It’s a recipe as tasty as the one for a Krabby Patty: Take one naive yellow sponge with a disposition so sunny that he makes Pollyanna seem like an old grouch and dress him in a pair of square pants.
Season with some crazy characters, including a grumpy octopus named Squidward, the dumber-than-driftwood starfish Patrick, the penny-pinching crustacean Mr. Krabs and a meowing snail named Gary.
Sweeten with a touch of innocence and toss in a dash of edgy humor for the grown-ups and, voila!, you’ve got “SpongeBob SquarePants.”
“SpongeBob” has been wearing the pants for 10 years now when it comes to animation domination. Now Bikini Bottom’s master fry cook and those Krabby Patties are about to get super-sized. To mark the anniversary, Nickelodeon is throwing a celebration that would even put a smile on Squidward’s face.
The 50-hour “Ultimate SpongeBob SpongeBash Weekend” begins tonight at 8 with a brand-new episode, “To SquarePants or Not to SquarePants.”
“SpongeBob” has beenthe No. 1 show with kids ages 2 to 11 for seven consecutive years and draws an average of 70 million viewers each month.
Nickelodeon has soaked up a lot of cash in the forms of everything from SpongeBob macaroni and cheese to SpongeBob underwear, and a 2004 feature film that raked in $118 million.
It’s even got the president’s seal of approval. Last summer, Barack Obama told TV Guide that his favorite TV character of all time is the lovable sponge “because ‘SpongeBob’ is the show I watch with my daughters.”
All that hoopla for a show that its creators and cast figured would last only a year or two.
“We did a seven-minute pilot, which we all thought was very funny, and that alone would have been enough of an accomplishment,” says Tom Kenny, who provides the voices of SpongeBob and Gary. “But because it was funny to us, we didn’t know if anyone else would think so.”
“SpongeBob” was the brainchild of Stephen Hillenburg, a marine biologist whose second passion, animation, led to a job on the creative team of the Nicktoon “Rocko’s Modern Life,” which ran from 1993 to 1996.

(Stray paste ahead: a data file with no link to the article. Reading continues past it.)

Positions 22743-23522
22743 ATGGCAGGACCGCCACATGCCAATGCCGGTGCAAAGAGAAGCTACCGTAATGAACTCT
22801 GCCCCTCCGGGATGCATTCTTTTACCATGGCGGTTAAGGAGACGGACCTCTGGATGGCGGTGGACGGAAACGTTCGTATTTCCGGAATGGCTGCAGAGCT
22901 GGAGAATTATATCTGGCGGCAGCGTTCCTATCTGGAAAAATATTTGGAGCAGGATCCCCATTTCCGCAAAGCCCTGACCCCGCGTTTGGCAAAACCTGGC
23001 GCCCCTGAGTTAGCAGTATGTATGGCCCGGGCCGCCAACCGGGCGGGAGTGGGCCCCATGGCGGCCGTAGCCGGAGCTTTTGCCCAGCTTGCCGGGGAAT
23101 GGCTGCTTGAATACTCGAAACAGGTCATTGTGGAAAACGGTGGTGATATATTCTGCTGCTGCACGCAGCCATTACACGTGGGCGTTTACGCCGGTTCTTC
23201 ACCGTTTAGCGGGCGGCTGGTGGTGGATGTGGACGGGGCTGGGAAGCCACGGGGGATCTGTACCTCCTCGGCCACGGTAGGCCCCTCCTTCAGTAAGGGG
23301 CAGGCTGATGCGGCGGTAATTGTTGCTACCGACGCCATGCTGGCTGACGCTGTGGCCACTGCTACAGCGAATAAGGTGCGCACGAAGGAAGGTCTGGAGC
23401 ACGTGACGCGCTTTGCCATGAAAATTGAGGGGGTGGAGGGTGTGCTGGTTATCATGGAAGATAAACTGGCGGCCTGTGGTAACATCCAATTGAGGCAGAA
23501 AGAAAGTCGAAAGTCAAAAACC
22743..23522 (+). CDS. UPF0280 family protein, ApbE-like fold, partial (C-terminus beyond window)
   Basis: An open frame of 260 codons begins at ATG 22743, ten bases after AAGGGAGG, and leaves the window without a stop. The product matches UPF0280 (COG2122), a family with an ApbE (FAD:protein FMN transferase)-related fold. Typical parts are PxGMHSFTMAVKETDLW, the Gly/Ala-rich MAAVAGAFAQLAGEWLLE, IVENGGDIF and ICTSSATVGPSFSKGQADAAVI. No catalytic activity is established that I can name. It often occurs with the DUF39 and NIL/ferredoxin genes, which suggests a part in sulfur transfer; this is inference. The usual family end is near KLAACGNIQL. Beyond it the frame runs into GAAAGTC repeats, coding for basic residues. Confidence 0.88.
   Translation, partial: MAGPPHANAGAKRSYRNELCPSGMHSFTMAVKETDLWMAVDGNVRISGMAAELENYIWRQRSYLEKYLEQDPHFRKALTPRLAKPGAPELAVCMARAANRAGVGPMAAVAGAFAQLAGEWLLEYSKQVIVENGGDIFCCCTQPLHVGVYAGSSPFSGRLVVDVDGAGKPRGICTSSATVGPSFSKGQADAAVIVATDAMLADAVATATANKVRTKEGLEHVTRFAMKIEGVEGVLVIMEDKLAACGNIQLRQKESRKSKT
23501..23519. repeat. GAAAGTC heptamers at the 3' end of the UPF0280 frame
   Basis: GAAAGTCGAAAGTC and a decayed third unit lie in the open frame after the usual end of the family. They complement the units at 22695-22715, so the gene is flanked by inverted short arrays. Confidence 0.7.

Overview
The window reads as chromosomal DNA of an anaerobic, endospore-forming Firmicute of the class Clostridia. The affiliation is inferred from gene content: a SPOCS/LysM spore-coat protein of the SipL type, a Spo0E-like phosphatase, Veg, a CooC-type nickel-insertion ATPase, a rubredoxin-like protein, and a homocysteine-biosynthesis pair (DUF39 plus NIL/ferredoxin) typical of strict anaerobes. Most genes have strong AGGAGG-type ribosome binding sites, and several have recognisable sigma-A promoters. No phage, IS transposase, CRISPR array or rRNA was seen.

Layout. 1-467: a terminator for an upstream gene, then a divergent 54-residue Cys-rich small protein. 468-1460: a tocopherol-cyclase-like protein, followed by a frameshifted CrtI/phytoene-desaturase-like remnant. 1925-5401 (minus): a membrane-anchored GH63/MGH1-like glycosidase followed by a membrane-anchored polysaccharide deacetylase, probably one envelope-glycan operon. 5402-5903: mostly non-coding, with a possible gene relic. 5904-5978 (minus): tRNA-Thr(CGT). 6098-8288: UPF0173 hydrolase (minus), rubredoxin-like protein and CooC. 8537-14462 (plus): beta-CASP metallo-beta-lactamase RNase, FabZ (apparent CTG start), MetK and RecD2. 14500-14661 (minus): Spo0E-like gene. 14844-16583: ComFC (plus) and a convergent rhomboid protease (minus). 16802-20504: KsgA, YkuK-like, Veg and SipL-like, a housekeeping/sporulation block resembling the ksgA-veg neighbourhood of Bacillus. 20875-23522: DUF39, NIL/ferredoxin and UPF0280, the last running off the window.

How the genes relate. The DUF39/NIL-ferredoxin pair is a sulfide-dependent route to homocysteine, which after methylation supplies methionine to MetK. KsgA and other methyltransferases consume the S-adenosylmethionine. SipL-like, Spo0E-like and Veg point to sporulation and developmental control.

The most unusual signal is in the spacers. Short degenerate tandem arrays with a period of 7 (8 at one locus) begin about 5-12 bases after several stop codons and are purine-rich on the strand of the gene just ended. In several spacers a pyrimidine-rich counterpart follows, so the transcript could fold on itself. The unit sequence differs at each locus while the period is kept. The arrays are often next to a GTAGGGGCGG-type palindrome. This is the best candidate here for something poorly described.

Hillenburg began thinking about a cartoon that would take place amid the world of marine life.
“The idea was fresh and funny and so well thought out it was hard to resist. But it was the delivery of the hilarious pilot that sealed the deal,” says Marjorie Cohn, executive vice president of development and original programming for Nickelodeon.
Still, the idea of a sponge as a cartoon hero and the way “SpongeBob” defied logic (who knew a squirrel with her own rocket could live underwater?) made the show a bit of a risk.
“No one, including the people at the network, knew if it would last,” says Paul Tibbitt, “SpongeBob’s” executive producer. “You can make a few shows and never know when you’re going to strike a nerve. It’s nice that it happened.”
The show’s quirky blend of innocence and edginess was irresistible, though it took some time to grow on viewers.
“For the first year or two we were on, no one really paid much attention to us,” says Kenny. “Then about the third year, we suddenly started seeing the show hit the radar and grow and become a part of pop culture. …
“The show also came along at time in the ’90s when you had ‘South Park’ and ‘Ren and Stimpy.’ SpongeBob was much kinder,” Kenny adds.
“He’s always optimistic and I think people could relate to that. There’s a yearning for positivity and kindness and a nicer, more appreciative, more inclusive approach to the world.”
By the early 2000s, references to “SpongeBob” began popping up all over the tube in shows from “Two and a Half Men” to “American Idol.”
Celebrities including Scarlett Johansson, Johnny Depp and Julia Louis-Dreyfus – who in a 2001 interview called Hillenburg “truly Sponge-worthy” – made no secret of their love for the yellow guy.
“SpongeBob” shows no signs of drying up any time soon. A special episode featuring Depp racked up 5.8 million viewers in April, and a TV movie, “Truth or Square,” featuring the voices of Will Ferrell, Ricky Gervais, Robin Williams and Craig Ferguson, is slated for the fall.
“People who were young children when it started 10 years ago are still watching it and digging it and think it’s funny,” Kenny says. “That’s the loving cup for me.”
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